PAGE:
Providing a variety of milk packaging sizes could be more fruitful environmentally than switching to “greener” materials.
Jane Bickerstaffe, director of the Industry Council for Packaging and the Environment (ICPE), told DairyReporter.com that the dairy industry should focus on reducing waste rather than improving packaging materials.
Dairy companies in the UK are on target to meet the 2010 goal of incorporating 10 per cent recycled material into HDPE milk bottles, and will then face a more ambitious target of 50 per cent by 2020.
But Bickerstaffe said the environmental impact of such projects is limited. To start with primary packaging only accounts for 8 per cent of the energy consumed to deliver a week of milk to one person, according to data in the ICPE Table for One report. This means that any improvements in the realm of packaging are always likely to be relatively small in relation to the energy used to produce and deliver milk from field to fork.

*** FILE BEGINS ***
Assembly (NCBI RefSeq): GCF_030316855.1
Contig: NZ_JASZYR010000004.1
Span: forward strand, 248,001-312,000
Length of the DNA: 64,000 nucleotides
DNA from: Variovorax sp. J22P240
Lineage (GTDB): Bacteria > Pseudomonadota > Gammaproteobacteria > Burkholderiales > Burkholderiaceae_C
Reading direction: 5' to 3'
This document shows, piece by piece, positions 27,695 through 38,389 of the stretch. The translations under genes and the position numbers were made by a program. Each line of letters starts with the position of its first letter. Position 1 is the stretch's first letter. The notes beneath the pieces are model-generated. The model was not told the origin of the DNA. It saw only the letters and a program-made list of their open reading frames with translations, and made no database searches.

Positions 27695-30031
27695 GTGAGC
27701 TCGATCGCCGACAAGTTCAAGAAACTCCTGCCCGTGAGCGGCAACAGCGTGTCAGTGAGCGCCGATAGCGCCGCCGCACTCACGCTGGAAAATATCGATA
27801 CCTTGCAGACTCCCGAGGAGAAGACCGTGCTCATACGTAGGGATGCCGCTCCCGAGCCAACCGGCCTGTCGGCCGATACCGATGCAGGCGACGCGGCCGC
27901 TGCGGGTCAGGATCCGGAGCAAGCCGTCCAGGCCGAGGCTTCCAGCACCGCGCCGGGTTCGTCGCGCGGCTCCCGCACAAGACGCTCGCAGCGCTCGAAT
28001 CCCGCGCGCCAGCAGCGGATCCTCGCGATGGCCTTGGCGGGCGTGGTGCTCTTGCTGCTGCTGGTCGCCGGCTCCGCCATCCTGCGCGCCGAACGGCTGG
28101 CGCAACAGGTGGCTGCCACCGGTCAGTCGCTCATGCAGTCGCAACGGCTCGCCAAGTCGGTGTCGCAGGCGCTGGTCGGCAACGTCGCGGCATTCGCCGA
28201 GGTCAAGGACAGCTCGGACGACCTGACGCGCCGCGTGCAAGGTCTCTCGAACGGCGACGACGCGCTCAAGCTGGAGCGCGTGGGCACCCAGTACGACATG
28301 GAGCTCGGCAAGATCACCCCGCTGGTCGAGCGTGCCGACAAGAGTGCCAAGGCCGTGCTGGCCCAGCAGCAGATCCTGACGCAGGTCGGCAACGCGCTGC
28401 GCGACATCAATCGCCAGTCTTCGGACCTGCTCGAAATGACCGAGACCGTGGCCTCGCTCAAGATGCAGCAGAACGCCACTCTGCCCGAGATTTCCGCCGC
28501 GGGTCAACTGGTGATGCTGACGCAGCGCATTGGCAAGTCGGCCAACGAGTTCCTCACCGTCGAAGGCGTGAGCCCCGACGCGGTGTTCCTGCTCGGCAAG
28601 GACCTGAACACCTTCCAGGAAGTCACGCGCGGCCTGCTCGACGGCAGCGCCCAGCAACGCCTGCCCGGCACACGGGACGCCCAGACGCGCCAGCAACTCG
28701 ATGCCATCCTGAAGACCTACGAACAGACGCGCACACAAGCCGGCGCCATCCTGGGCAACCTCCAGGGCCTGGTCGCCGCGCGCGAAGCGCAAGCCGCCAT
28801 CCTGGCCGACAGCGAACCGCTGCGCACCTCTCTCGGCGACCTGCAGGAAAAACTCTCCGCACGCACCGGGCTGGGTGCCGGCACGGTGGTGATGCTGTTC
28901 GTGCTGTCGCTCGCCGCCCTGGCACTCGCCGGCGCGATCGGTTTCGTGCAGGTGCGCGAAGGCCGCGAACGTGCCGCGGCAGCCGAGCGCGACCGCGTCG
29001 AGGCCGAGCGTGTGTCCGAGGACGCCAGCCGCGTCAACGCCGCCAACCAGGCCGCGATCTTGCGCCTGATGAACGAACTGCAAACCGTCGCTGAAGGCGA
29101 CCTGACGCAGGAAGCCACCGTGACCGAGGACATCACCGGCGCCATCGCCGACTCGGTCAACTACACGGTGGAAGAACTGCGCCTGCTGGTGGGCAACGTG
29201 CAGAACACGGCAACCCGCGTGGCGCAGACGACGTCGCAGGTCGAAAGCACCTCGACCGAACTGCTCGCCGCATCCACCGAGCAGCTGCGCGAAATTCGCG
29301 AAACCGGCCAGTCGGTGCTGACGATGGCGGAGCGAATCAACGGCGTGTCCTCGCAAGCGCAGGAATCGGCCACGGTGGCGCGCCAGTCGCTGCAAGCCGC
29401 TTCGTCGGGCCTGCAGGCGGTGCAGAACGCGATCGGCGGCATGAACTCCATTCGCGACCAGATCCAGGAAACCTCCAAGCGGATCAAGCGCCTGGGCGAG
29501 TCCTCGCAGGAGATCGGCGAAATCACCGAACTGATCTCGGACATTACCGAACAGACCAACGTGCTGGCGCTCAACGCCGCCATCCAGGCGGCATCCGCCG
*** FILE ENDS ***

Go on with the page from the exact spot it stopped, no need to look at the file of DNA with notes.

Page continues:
There are also question marks hanging over the value of green packaging options. Bickerstaffe said the energy needed to recycle HDPE and prepare it for reuse in the dairy industry consumes high levels of energy that stand against any environmental benefits.
Life cycle analysis reveals complex advantages and disadvantages of glass, carton, and different plastics. Bickerstaffe said “no one material is better or worse than another.” This suggests that, as things stand, there is little that can be achieved by adopting “greener” packaging materials.
Instead, Bickerstaffe said that in the milk packaging sphere the greatest environmental impact can be made by increasing the number of pack sizes. Because the overall amount of energy used in the life cycle of milk is very high the greatest savings can be made by reducing wastage.
By offering consumers packaging options that fit their needs, industry can help reduce wastage and avoid unnecessary energy use. Bickerstaffe concluded that widening the availability of different pack sizes should be an industry priority because it has more potential to benefit the environment than green materials.